Make no mistake about it – this is a damn good show, even if Ebo Elder is not involved. There are some interesting angles associated with all three fights comprising ESPN's Pay-Per-View event tonight in Las Vegas; perhaps the best one surrounds the fight between Jameel McCline and Calvin Brock, in which somebody is going to step out as an American heavyweight to be reckoned with in the near future.
My old friend and associate Johnny Bos was the advisor to McCline and practically brought him up from the time he first stepped into a gym, which was rather late in life, as his first assignment was as a sparring partner for Tim Witherspoon. McCline was certainly limited in ability at the start, but through careful matchmaking, steered by Bos for then-manager Alan Wartski, he was built into a contender, and was on the brink of winning a portion of the heavyweight title not once but twice.
However, like a lot of fighters, once McCline got near the top he decided he didn't need some of the people who got him there. So he made a management change, and Bos was out.
Not long afterward, the fight was made with Brock, who has had Bos as an advisor from the start of his pro career. Brock's best opponents as a pro are Terry Smith and Clifford Etienne, while McCline has fought a succession of top-flight opponents, including Wladimir Klitschko, Chris Byrd, Shannon Briggs, Lance Whitaker, Michael Grant and Cedric Boswell. And McCline showed something in battling tooth-and-nail with the guy with the most difficult style in the division (Byrd). Could it be a case where Bos might have encouraged his charge to jump into the fight with McCline too soon for the sake of extracting some revenge?
“No, revenge didn't play into it,” he says. “Look, I've got a guy who's thirty years old (Brock), and you've got to take a shot with him against somebody. Jameel doesn't have the greatest chin in the world, and Calvin can punch. And whatever happens, if he fights a good fight he's going to elevate his stature in the division. So on our side we've really got nothing to lose.”
It could just be that Bos is playing a hole card here. As someone who was required to find the right opponents for a talented but raw fighter on the way up, he had to know the strengths and weaknesses of that fighter (McCline) better than anyone else. And along the way one can develop a sense of what is going to bring a particular brand of trouble. He figures he knows what McCline might be susceptible to, and thinks he might have some of that with Brock.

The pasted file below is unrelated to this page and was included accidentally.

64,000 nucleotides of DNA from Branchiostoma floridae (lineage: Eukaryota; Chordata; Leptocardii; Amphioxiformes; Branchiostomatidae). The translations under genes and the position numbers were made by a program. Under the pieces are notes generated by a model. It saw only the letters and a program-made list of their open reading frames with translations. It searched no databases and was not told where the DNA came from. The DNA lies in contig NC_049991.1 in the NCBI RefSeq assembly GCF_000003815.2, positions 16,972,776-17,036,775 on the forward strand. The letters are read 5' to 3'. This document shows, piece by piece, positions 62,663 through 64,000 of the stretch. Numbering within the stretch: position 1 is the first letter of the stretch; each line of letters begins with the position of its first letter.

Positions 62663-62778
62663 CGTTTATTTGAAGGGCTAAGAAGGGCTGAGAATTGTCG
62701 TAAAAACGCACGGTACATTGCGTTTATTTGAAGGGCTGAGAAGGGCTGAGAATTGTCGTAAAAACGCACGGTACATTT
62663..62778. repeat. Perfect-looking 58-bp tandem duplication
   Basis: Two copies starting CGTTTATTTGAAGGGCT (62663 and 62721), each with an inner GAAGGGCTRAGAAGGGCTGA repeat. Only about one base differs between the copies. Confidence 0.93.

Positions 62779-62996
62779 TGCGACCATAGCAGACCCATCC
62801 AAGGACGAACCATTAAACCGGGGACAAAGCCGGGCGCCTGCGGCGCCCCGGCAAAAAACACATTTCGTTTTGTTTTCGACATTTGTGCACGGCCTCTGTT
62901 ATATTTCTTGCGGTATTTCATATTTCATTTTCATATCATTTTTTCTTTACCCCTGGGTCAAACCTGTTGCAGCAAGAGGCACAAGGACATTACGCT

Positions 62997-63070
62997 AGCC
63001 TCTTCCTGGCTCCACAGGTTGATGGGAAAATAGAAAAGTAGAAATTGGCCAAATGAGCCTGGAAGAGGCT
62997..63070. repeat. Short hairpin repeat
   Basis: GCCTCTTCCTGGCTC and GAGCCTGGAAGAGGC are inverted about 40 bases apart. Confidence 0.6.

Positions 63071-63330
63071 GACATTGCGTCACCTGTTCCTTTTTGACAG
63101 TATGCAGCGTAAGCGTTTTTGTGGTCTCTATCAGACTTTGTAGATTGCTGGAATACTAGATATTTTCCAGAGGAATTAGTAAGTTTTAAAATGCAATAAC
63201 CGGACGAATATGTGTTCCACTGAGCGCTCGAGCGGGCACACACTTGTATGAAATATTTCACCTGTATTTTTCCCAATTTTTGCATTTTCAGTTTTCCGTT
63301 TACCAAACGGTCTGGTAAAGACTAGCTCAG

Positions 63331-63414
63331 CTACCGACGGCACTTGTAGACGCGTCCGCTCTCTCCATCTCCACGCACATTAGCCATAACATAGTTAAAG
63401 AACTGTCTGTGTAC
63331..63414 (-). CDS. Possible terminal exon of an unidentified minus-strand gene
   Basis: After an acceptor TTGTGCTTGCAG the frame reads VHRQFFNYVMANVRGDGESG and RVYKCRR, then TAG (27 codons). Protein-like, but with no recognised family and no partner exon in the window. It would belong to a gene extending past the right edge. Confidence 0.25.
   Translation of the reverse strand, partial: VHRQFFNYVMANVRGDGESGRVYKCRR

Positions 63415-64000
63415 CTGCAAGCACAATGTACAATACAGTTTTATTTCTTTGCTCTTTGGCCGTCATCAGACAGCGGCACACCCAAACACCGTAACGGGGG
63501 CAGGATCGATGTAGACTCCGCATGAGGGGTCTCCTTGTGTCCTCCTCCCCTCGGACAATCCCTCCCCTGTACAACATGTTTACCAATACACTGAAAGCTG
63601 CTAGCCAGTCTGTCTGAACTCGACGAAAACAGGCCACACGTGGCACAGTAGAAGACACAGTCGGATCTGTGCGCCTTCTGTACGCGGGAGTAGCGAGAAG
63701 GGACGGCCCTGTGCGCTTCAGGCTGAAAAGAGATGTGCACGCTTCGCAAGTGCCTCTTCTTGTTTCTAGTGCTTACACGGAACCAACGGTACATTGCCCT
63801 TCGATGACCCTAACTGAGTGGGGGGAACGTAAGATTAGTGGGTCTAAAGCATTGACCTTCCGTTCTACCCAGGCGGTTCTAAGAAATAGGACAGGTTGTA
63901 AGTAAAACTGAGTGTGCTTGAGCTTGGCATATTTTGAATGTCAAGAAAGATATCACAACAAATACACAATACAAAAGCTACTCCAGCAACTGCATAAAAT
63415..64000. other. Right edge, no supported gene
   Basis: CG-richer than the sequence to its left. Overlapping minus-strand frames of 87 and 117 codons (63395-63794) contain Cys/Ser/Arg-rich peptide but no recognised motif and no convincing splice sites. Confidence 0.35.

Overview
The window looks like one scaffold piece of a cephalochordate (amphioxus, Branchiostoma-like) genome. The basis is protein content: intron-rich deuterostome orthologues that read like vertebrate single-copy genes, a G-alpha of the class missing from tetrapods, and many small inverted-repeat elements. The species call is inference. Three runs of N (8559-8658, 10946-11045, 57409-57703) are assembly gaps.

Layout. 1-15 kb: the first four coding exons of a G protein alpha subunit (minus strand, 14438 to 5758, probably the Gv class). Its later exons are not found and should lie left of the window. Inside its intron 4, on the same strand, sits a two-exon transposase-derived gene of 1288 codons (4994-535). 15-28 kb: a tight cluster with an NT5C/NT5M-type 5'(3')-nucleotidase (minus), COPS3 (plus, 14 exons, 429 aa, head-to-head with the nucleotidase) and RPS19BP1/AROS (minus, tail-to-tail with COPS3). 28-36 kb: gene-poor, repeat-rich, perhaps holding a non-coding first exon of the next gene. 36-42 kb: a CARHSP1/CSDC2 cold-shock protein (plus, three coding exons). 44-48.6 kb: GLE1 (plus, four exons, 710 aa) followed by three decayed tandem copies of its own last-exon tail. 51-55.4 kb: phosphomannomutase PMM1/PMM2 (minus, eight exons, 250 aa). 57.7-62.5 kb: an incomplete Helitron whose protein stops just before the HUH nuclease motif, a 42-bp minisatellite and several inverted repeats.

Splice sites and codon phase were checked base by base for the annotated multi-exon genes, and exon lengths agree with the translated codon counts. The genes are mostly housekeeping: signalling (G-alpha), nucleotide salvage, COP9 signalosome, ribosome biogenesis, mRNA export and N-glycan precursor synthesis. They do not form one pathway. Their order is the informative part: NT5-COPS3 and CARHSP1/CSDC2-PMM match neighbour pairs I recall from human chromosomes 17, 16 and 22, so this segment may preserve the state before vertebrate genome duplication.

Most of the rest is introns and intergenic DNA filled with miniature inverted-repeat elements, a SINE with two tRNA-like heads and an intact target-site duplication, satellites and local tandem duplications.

“Calvin is 6'1″,” says Bos, “and look at the some of the guys Jameel didn't beat – Sherman Williams, Gary Bell, Ron Guerrero, Chris Byrd. These guys were 6'1″ or smaller. The shorter guys have had a tendency to give him some problems.”
It could indeed be Brock's turn to fly. He probably possesses better fundamental tools than McCline, and with his Olympic appearance and nearly 200 amateur fights, his own overall level of experience may be comparable to that of McCline, who never had an amateur bout.
SportsInteraction has listed McCline at -172, with Ladbrokes and Olympic Sports closely behind at -175. McCline is -188 at Paddy Power, -189 at BetInternet.com, and -190 at Diamond Sports International (DSI). Brock brings back +170 (wager a dollar to win 1.70) at Expekt.com, +155 at Olympic Sports and +150 at Victor Chandler and DSl. Clearly the guy with less pro experience is getting more than just a little respect from the oddsmaker.
DSI is offering numbers on the exact outcomes. For example, McCline is +185 to win a decision and +175 by win inside the distance. The real value here, if you feel the outcome may be in doubt, is to go with the 7/2 odds (+350) you can get for Brock to win a decision.
Looking at distance propositions, the number is 9.5 rounds at 5Dimes.com, Bet365, Olympic Sports and the World Sports Exchange. At the latter three, the under is a -120 favorite. Bet365 makes you lay -120 either way, with Olympic Sports offering even money on the over and 5Dimes giving a takeback of +105. At Pinnacle Sports, the line is 8.5 rounds, with the over favored by a -120/+110 margin.